His motto? “Never admit defeat! Keep going until you figure it out.”

Jake Elliott

Job Interview - Contestants are evaluated on their understanding of employment procedures faced in applying for positions in the occupational areas for which they are training.

Jake Elliott
Jake Elliott took home gold in the
job interview competition.
If a student lacks the confidence to compete in a technical field for lack of skill mastery, Jake Elliott might try to convince him that there are more important criteria for success.

“I think all you have to do to win is show up a little early, uphold a professional appearance and attitude and try your best,” he said.

For Elliott, it is all about applying oneself to the utmost. A medal might come out of it, but even without placing in a contest, the experience itself teaches a person how to adapt to different situations and improve communication skills. Even further, Elliott attributes the competition experience with assisting him in getting his job with Cummins Northwest LLC.

Although he always took an interest in fixing things, including small engines, it wasn’t until Elliott attended a tour of CTC’s Heavy Duty Transportation & Equipment Program following high school graduation that the match among his skills, interests and diesel mechanics revealed itself. Having nearly completed his program now, the knowledge he has gained has only whetted his appetite for more training to expand his opportunities in the heavy diesel field. It turns out that he truly enjoys his work and is ready to reap its ability to provide a home of his own and the good life.

Randal Smith

Automotive Service Technology - Contestants demonstrate their ability to perform jobs and skills based on the task list outlined by the National Institute for Automotive Service Excellence and the National Automotive Technicians Education Foundation. The gold medal winner in this category has the opportunity to compete in the national competition in Kansas City, Missouri, this June.

Randal Smith
Randal Smith won gold in the automotive service
technology competition.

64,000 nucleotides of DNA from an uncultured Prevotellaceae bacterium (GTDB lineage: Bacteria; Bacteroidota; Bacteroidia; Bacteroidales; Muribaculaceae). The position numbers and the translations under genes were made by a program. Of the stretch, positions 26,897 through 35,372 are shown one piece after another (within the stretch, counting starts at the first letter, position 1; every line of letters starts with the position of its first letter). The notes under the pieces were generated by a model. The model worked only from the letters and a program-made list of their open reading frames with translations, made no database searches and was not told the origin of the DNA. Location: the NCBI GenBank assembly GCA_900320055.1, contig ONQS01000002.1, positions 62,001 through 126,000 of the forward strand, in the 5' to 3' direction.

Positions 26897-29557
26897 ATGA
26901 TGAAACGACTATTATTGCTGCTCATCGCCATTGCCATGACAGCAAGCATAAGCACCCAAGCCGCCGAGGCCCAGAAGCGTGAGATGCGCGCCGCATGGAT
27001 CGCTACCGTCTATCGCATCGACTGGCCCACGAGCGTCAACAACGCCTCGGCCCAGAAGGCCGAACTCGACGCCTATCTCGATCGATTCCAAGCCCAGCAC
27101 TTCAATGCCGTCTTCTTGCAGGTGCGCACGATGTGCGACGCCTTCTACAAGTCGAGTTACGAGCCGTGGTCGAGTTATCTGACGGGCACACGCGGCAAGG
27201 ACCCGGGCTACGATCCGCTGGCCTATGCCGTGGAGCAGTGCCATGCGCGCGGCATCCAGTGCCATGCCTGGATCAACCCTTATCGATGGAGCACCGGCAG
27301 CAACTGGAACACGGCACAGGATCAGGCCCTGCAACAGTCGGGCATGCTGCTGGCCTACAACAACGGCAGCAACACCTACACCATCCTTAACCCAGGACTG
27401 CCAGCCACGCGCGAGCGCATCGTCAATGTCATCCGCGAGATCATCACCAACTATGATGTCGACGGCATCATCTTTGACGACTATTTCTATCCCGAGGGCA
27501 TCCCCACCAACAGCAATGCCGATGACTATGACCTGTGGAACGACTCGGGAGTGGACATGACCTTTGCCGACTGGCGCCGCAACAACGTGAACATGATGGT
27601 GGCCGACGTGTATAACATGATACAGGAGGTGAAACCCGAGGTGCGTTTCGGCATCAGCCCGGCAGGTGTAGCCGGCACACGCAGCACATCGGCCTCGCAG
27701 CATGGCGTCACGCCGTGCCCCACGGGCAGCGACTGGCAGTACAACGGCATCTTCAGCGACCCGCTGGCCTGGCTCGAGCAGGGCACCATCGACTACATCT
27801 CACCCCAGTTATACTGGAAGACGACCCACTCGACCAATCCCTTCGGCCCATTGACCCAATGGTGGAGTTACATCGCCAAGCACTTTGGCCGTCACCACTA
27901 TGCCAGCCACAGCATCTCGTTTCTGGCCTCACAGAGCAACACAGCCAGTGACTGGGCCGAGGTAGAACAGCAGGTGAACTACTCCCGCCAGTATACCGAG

If you've ever shivered in your warm car as you drive by a roofer on a construction site swinging a hammer when it’s 15 degrees below zero, then you understand Randal Smith’s career change, at least in part. After five years of roofing in Alaska’s winters, his search for a warmer job venue led to a rediscovery of his knack for working on cars.

Even a pay cut could not deter Smith’s interest in the Automotive Technology Program. He was specifically interested in the General Motors Automotive Service Educational Program (ASEP) option, kindled by research that revealed its national reputation as a high quality training ground. When he moved to a job with a Chevy dealership and started the Automotive Technology Program in the fall of 2012, weathering the financial transition at first took a lot of fortitude. Enjoying the new routine kept him going, as well as working with his instructors.

“The instructors are extremely knowledgeable and strive for excellence and encourage excellence from their students,” said Smith.

He generously credits his instructors for his state gold and national ninth place wins in SkillsUSA in 2013, as well as his second Alaska gold this spring. He is disappointed that scheduling conflicts prevent his attending the national competition this year, as he highly regards the SkillsUSA organization.

“It’s an incredible group of people working to achieve a goal of keeping America working and keeping technical minds in technical positions,” said Smith.

He highly recommends participation in SkillsUSA to others. Although he seems reluctant to lay claim to the personal attributes that led to gold medals two years running in his new career field, it’s probably safe to assume that there is above average tenacity and talent involved.

Story by Clarice Dickess, CTC Grants & Research Specialist
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Four UAA gold medalists emerge from Alaska SkillsUSA competition
Four UAA gold medalists emerge from Alaska SkillsUSA competition